About The Artist
“If great talents use movement, great art will move,” American sculptor George Rickey (1907-2002) once said, and it turns out his prediction was spot-on. Widely regarded as one of the enduring masters of kinetic art, Rickey’s dynamic steel works charged sculpture—a medium typically regarded in the artist’s day as static—with elements of both motion and time, dimensions traditionally reserved for painting. “Artists who use movement may behave like clowns or philosophers or school teachers or research scientists,” he maintained. “They may use movement to attract attention, to intensify old ideas, to transmute the visible world or to construct new architectonic forms. They may use time like a spectrum of colors, space like an open ocean, the clock in everybody's brain to give a sense of scale” in order to add “a limitless dimension to traditional art.”
Born in South Bend, Indiana, Rickey studied history at Oxford University in England and painting at the Académie Lhote and the Académie Moderne in Paris. In Paris Rickey studied under cubist painters Fernand Léger and Amédée Ozenfant. In the early 1930s he moved back to the United States for a teaching position, and by 1933 had his first solo exhibition in New York. Throughout the 1930s and 1940s, he taught at various universities and colleges across the nation and served during Word War II in the Army Corps of Engineers, where he developed a taste for the intricate mechanical construction techniques that underlay the aircraft weaponry he helped improve. While studying Bauhaus teaching methods at the Chicago Institute of Design, he “seriously began to consider the idea of bringing together geometric form and movement,” and in 1949 he made his first kinetic sculpture.
Unlike many of his contemporaries, including the Swiss artist Jean Tinguely, his peer in kinetic sculpture, Rickey did not rely on engines or internal motors to power and regulate the movement of his sculptures. Favoring an approach to motion that mirrored the chaos and randomness of the natural world, Rickey embraced chance and accident full on, relying on gravity and the whims of weather to largely animate his works. “Nature is rarely still,” he once explained. “All the environment is moving, at some pace or other, in some direction or other, under laws which are equally a manifestation of nature and a subject for art. The artist finds waiting for him, as subjects, not the trees, not the flowers, not the landscape, but the waving of branches and the trembling of stems, the piling up or scudding of clouds, the rising and setting and waxing and waning of heavenly bodies, the creeping of spilled water on the floor, the repertory of the sea—from ripple and wavelet to tide and torrent.” Lamenting that “the catalogue of the manifestations in nature that painting and sculpture have hitherto left out is endless,” and deeply inspired by Alexander Calder’s mobiles and the geometric shapes characteristic of Constructivism, Rickey set out to remedy this oversight in his own work.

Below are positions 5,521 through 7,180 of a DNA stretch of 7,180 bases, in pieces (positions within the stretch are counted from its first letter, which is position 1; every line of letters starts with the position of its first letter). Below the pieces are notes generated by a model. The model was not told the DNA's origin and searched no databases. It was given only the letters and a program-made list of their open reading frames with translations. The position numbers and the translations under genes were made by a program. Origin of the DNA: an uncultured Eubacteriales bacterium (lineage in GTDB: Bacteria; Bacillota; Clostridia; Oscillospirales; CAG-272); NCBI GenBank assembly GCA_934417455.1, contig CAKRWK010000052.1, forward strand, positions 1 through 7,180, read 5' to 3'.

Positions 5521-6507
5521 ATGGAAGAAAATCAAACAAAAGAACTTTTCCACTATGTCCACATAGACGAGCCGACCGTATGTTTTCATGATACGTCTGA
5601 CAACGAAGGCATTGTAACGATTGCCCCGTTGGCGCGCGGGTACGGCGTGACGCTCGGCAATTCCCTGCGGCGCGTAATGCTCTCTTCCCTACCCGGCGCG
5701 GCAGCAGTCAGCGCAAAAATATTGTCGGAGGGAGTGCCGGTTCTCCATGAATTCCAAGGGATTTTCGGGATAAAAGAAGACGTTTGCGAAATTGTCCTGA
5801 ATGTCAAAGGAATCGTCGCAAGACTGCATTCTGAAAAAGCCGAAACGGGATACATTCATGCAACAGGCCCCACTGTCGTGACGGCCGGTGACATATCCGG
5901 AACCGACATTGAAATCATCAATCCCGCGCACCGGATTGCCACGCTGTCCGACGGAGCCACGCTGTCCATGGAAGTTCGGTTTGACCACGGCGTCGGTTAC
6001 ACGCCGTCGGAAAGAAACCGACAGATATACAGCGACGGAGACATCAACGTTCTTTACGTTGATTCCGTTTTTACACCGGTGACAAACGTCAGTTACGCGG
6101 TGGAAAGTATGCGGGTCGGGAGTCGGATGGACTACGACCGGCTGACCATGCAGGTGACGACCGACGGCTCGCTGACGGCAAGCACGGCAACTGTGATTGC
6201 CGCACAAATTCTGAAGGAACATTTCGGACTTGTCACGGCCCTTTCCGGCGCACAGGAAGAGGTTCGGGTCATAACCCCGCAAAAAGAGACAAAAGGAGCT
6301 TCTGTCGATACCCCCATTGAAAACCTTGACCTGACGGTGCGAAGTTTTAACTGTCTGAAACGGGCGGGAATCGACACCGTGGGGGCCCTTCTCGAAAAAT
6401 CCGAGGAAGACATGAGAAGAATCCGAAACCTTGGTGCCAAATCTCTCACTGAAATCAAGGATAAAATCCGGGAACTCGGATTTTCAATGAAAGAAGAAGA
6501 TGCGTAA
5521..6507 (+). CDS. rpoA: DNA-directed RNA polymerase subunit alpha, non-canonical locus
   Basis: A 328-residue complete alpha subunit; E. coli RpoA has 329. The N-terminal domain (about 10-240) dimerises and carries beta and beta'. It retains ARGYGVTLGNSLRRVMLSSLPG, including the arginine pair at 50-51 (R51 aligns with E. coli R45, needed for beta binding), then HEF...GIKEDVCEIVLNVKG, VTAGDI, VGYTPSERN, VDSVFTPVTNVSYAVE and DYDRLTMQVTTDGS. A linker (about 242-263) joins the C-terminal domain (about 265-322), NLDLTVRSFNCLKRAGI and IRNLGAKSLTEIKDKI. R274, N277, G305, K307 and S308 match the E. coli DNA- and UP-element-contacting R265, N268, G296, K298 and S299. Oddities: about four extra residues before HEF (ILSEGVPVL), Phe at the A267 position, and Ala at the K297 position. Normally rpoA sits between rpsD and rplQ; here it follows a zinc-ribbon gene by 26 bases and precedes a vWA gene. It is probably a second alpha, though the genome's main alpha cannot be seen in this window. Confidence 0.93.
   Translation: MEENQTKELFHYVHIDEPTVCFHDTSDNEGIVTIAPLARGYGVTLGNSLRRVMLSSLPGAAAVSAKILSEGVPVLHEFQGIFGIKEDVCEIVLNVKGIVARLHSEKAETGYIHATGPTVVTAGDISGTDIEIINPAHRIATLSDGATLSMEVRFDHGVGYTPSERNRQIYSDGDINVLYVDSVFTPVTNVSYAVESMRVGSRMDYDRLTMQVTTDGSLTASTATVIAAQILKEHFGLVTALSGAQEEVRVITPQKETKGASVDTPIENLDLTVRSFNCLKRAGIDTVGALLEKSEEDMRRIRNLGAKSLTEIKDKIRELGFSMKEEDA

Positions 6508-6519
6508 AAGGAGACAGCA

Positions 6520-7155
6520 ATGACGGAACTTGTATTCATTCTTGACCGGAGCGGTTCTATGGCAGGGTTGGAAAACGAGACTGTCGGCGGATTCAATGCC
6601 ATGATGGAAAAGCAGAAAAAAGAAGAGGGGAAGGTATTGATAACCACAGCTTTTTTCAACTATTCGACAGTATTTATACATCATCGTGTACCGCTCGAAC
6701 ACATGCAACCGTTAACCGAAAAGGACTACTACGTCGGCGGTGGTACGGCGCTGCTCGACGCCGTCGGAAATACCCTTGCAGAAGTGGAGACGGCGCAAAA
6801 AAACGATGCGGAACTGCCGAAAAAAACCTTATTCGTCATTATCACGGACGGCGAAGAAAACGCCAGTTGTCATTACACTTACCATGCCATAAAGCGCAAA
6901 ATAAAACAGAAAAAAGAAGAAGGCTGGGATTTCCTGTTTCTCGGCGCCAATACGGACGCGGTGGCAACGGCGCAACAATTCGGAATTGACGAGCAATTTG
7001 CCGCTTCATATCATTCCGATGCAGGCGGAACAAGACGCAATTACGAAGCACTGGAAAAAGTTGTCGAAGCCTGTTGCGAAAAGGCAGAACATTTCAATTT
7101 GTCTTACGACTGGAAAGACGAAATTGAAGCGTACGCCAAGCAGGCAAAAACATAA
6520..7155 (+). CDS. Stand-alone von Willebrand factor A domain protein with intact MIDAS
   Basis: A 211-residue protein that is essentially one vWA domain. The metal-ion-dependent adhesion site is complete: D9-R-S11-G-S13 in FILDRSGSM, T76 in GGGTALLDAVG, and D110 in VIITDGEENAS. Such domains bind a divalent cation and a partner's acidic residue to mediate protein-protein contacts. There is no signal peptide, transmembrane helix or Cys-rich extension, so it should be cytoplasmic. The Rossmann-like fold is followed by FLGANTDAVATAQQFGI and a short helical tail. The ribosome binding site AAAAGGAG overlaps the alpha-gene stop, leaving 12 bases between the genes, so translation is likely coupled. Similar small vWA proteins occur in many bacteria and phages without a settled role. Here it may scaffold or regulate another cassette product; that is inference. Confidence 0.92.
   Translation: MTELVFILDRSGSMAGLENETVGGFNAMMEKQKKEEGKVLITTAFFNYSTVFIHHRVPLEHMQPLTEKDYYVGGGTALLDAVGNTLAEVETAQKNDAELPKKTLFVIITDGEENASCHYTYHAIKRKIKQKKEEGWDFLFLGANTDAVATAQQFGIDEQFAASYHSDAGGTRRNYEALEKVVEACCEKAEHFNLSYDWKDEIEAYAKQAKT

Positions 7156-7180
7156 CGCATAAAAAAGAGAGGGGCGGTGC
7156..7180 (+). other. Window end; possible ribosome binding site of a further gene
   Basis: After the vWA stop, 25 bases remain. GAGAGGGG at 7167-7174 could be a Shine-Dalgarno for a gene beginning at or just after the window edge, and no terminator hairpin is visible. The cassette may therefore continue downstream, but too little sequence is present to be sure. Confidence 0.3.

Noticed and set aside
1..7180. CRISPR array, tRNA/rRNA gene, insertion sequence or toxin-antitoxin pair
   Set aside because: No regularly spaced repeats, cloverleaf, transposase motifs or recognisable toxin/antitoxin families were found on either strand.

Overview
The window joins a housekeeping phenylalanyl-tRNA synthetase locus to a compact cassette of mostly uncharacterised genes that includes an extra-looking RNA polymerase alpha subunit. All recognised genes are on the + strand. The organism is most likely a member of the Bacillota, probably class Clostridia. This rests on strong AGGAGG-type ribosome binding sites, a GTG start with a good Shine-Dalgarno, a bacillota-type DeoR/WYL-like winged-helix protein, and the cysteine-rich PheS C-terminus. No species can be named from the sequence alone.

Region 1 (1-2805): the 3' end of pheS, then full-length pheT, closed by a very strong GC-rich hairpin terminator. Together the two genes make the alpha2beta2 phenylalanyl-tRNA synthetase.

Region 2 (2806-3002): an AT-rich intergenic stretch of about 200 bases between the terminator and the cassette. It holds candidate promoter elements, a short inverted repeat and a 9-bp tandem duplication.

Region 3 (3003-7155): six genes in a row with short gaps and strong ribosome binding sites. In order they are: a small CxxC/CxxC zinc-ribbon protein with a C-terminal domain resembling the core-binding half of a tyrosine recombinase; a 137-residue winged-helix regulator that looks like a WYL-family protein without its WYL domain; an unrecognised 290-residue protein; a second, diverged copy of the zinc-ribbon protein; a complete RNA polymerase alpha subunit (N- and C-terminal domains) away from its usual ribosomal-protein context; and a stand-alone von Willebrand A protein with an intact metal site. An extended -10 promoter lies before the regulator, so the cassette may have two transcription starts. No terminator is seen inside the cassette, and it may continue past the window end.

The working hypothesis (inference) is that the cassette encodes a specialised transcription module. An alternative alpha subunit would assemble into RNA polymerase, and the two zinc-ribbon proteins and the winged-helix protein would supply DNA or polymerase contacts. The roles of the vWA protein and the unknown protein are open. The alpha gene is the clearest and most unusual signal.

Although chance plays a prominent role in his work, Rickey also draws on principles of momentum and equilibrium in the construction of his kinetic sculptures so that they possess the mesmerizing quality of variation and repetition so evident in nature—a kind of “planned indeterminacy,” as he himself called it. For example, his works often incorporate counterweights and bearings, as well as compound pendulums to elongate and steer the smooth, slow trajectories of geometric forms, even as their exact courses remain largely unpredictable. "I had to wonder whether Calder had said it all,” he once mused. “When I found he had not, I had to choose among the many doors I then found open."
Rickey’s sculptures reside in many public spaces and museums throughout the world, including the Museum of Contemporary Art in Los Angeles, the Hyogo Museum in Japan, and the Tate Gallery in London.
Johnson, Ken. “George Rickey, Sculptor Whose Works Moved, Dies at 95.” NYTimes. The New York Times, 21 July 2002. Web. 3 Sept. 2012. Rickey, George. "The Morphology of Movement: a Study in Kinetic Art," The Nature and Art of Motion, Gyorgy Kepes, ed. (NY: Brazier, 1965), 81-114, p.81.